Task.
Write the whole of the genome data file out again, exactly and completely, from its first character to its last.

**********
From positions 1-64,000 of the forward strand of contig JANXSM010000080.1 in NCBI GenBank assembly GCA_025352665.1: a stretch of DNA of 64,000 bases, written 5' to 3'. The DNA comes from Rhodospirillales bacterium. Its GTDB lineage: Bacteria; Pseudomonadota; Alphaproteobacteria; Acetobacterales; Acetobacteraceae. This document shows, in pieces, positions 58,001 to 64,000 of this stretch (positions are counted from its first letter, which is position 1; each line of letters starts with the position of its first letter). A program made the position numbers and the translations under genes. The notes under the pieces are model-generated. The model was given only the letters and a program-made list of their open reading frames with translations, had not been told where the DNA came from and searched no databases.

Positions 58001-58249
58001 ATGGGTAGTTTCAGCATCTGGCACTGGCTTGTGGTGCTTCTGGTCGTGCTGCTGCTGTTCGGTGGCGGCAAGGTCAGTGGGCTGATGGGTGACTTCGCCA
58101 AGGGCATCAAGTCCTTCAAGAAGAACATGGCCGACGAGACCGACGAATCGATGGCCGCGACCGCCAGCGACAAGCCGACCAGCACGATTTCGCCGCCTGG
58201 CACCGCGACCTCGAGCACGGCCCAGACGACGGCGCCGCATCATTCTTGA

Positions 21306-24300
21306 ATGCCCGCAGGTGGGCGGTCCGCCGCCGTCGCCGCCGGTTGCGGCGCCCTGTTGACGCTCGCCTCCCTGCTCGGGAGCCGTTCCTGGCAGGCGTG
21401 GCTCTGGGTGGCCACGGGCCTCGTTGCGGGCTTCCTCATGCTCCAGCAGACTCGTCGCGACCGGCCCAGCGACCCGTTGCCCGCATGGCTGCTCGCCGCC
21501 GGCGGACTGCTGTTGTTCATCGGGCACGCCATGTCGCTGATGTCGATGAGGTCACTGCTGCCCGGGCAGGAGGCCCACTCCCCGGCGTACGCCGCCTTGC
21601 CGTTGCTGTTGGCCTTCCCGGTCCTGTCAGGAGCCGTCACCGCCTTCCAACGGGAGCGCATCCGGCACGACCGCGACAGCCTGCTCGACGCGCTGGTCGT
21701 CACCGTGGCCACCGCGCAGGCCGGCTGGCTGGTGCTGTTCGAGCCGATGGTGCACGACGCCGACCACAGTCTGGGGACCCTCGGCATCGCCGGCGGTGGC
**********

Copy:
From positions 1-64,000 of the forward strand of contig JANXSM010000080.1 in NCBI GenBank assembly GCA_025352665.1: a stretch of DNA of 64,000 bases, written 5' to 3'. The DNA comes from Rhodospirillales bacterium. Its GTDB lineage: Bacteria; Pseudomonadota; Alphaproteobacteria; Acetobacterales; Acetobacteraceae. This document shows, in pieces, positions 58,001 to 64,000 of this stretch (positions are counted from its first letter, which is position 1; each line of letters starts with the position of its first letter). A program made the position numbers and the translations under genes. The notes under the pieces are model-generated. The model was given only the letters and a program-made list of their open reading frames with translations, had not been told where the DNA came from and searched no databases.

Positions 58001-58249
58001 ATGGGTAGTTTCAGCATCTGGCACTGGCTTGTGGTGCTTCTGGTCGTGCTGCTGCTGTTCGGTGGCGGCAAGGTCAGTGGGCTGATGGGTGACTTCGCCA
58101 AGGGCATCAAGTCCTTCAAGAAGAACATGGCCGACGAGACCGACGAATCGATGGCCGCGACCGCCAGCGACAAGCCGACCAGCACGATTTCGCCGCCTGG
58201 CACCGCGACCTCGAGCACGGCCCAGACGACGGCGCCGCATCATTCTTGA

Positions 21306-24300
21306 ATGCCCGCAGGTGGGCGGTCCGCCGCCGTCGCCGCCGGTTGCGGCGCCCTGTTGACGCTCGCCTCCCTGCTCGGGAGCCGTTCCTGGCAGGCGTG
21401 GCTCTGGGTGGCCACGGGCCTCGTTGCGGGCTTCCTCATGCTCCAGCAGACTCGTCGCGACCGGCCCAGCGACCCGTTGCCCGCATGGCTGCTCGCCGCC
21501 GGCGGACTGCTGTTGTTCATCGGGCACGCCATGTCGCTGATGTCGATGAGGTCACTGCTGCCCGGGCAGGAGGCCCACTCCCCGGCGTACGCCGCCTTGC
21601 CGTTGCTGTTGGCCTTCCCGGTCCTGTCAGGAGCCGTCACCGCCTTCCAACGGGAGCGCATCCGGCACGACCGCGACAGCCTGCTCGACGCGCTGGTCGT
21701 CACCGTGGCCACCGCGCAGGCCGGCTGGCTGGTGCTGTTCGAGCCGATGGTGCACGACGCCGACCACAGTCTGGGGACCCTCGGCATCGCCGGCGGTGGC